The 10 Most Powerful Protest Songs

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Protest Songs That Have Impacted The History

These are the 10 Most Powerful Protest Songs that led the way by voicing out the struggles that people felt during those times. Music can change the world and these great rock artists gave their part lending support for a change.

The messages are heart-felt from musicians who are supporting the necessity of change. 

1. Bob Dylan – ‘The Times They Are A-Changin'” (1964)

A song that is still relevant today – speaking of changes and will forever speak and indeed an anthem for that frustrated generation. Dylan shouting the Civil Rights movement in the US through his music: “I wanted to write a big song, some kind of theme song, with short, concise verses that piled up on each other in a hypnotic way. This is definitely a song with a purpose. I knew exactly what I wanted to say and who I wanted to say it to.”

2. Creedence Clearwater Revival – ‘Fortunate Son’ (1969)

This is a flashback for our Viet Veterans! A simple protest song by CCR who were a Vietnam-era veteran themselves. John Fogerty wrote the song in 1969 and it’s a rant against the children of millionaires, specifically Senator’s son who wasn’t drafted and got exempted by the government to served the Viet-War. 

3. Sam Cooke – ‘A Change Is Gonna Come’ (1964)

He speaks the truth – and this song is for our brothers out there fighting against racism! This is their anthem! Cooke protested with this song to support the civil rights movement fighting for equality – he was inspired by Bob Dylan’s “Blowin’ In The Wind,” to write a song something similar and he was amused that Dylan’s wasn’t a black man but was also fighting for equality. 

4. Bruce Springsteen – ‘Born in the U.S.A.’ (1984)

The boss really protested against the war. He spoke out the truth about the problems of Vietnam veterans they were experiencing after fighting for the country. Viet-War was the first war that the US didn’t manage to win – and when the veterans returned to America they were mostly ignored by the people. 

5. John Lennon – ‘Imagine’ (1971)

Just imagine a world without this song – arguably one of the greatest songs ever written. Lennon was trying to implant something on our minds where you could experience a world without the division, without possession, and religion. It’s an image of a much better place and he was indeed speaking the truth.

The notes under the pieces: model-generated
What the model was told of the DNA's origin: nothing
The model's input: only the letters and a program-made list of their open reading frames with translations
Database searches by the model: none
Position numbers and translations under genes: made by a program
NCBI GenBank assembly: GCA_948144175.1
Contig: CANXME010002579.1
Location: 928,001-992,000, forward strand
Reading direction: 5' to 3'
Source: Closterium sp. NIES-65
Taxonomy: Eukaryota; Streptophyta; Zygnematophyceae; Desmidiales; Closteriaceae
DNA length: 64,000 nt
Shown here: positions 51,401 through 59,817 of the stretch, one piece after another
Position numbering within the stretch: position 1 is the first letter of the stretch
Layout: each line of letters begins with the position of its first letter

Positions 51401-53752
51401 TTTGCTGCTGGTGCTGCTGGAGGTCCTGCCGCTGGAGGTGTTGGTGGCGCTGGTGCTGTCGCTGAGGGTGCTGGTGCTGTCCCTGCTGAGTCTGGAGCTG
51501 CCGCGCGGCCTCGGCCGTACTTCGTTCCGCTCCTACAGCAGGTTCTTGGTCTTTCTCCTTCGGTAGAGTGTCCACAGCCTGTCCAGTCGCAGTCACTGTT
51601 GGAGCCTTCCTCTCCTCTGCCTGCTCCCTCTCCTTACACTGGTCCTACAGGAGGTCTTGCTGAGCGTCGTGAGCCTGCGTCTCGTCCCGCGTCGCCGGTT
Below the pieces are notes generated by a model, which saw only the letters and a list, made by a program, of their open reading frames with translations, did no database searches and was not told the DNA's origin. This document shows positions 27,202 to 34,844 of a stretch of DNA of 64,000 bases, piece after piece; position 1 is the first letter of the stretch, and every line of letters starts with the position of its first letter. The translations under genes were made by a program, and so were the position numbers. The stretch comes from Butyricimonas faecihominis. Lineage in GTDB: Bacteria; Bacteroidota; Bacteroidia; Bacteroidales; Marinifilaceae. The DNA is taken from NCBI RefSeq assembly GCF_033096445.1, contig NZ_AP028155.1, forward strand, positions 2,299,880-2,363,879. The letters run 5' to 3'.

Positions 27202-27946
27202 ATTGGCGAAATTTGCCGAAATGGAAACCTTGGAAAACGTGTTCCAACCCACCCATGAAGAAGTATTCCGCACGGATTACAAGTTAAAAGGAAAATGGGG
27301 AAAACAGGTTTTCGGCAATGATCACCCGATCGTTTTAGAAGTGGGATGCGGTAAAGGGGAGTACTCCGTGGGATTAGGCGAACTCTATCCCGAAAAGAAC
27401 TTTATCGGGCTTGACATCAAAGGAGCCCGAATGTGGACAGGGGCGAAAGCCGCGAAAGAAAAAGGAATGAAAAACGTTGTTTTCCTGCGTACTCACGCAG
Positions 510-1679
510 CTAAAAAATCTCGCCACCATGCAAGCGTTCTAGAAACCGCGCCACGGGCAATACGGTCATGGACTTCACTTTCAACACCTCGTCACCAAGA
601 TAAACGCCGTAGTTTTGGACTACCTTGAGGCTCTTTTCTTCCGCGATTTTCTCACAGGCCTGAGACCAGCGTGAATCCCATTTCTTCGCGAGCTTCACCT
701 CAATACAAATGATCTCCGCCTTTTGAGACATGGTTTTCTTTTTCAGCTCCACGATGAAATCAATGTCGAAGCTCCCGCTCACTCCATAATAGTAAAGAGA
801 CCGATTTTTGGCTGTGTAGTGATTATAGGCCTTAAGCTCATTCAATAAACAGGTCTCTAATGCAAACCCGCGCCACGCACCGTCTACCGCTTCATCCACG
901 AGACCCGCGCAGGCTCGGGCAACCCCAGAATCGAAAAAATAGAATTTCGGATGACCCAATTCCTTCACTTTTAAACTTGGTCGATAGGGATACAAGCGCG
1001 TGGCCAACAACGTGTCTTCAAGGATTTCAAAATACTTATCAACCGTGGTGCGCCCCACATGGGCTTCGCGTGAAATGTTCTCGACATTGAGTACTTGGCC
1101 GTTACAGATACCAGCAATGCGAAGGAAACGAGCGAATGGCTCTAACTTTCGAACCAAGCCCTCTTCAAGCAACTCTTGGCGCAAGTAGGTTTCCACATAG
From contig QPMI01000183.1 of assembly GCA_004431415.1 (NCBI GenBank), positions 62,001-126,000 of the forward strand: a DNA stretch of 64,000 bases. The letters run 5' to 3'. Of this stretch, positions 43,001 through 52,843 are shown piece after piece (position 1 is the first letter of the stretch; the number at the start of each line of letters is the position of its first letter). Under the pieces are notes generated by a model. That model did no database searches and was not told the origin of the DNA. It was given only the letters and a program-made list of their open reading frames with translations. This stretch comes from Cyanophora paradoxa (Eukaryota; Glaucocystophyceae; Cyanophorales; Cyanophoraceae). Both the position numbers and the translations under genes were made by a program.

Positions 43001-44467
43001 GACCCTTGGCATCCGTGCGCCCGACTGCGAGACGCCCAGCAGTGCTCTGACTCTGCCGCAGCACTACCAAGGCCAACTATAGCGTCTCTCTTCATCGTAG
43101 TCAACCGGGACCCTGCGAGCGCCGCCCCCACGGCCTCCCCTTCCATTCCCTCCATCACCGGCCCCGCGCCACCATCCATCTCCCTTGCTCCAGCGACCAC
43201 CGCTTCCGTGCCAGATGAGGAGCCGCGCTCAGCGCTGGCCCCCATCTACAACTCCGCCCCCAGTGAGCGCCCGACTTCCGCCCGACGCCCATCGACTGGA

6. U2 – ‘Sunday Bloody Sunday’ (1983)

The bloody history of the Irish people and there were two occurrences of these: first was in 1920 when British soldiers shooting down the crowd at a football match in Dublin as a revenge for the killing of British undercover agents – and the second one was on January 30, 1972, when 13 Irish citizens, a civil rights protesters were killed by British paratroopers. Bono always starts the song at their concerts by stating to the audience that the song is “not a rebel song.”

7. Crosby, Stills, Nash and Young – ‘Ohio’ (1970)

Man, the music will make you cry, and many people are still struggling with the effects of the event of May 4, 1970 – when the US National Guard shot four students at Kent State University in Ohio. These students were unarmed and innocent, Neil Young got frustrated when he saw the news report and shortly after wrote a song released 10 days after the tragic event.

8. The Clash – ‘Rock the Casbah’ (1982)

Cool, weird, but legendary. There are many sad ironies about the song – it was Headon who wrote it but got fired from the band because of his drug issues. It was one of their biggest United States hits. It is one weird protest song because it talks about people defying the Arab ruler (Shareef) who banned the Disco music and “Rocking the Casbah.”

9. The Beatles – ‘Revolution’ (1968)

They weren’t all about Fab – they cared about the world as well. A response against the Vietnam War. John Lennon wrote the song when they were in the meditation camp with The Maharishi in India. Lennon told the Rolling Stone magazine: “I had been thinking about it up in the hills in India. I still had this ‘God will save us’ feeling about it, that it’s going to be all right (even now I’m saying ‘Hold on, John, it’s going to be all right,’ otherwise, I won’t hold on) but that’s why I did it, I wanted to talk, I wanted to say my piece about revolution. I wanted to tell you, or whoever listens, to communicate, to say ‘What do you say? This is what I say.'”

10.Buffalo Springfield – ‘For What It’s Worth’ (1967)

 ‘For What It’s Worth’ is still relevant today, it doesn’t talk about the wars. It talks about young gatherings who were protesting anti-loitering laws – invoking all the political upheaval of the 1960s’. Baby boomers were right about the conditions of that era it was indeed frustrating, and if it weren’t for these type of protest songs who would still be sleeping not knowing the truth and lack of awareness.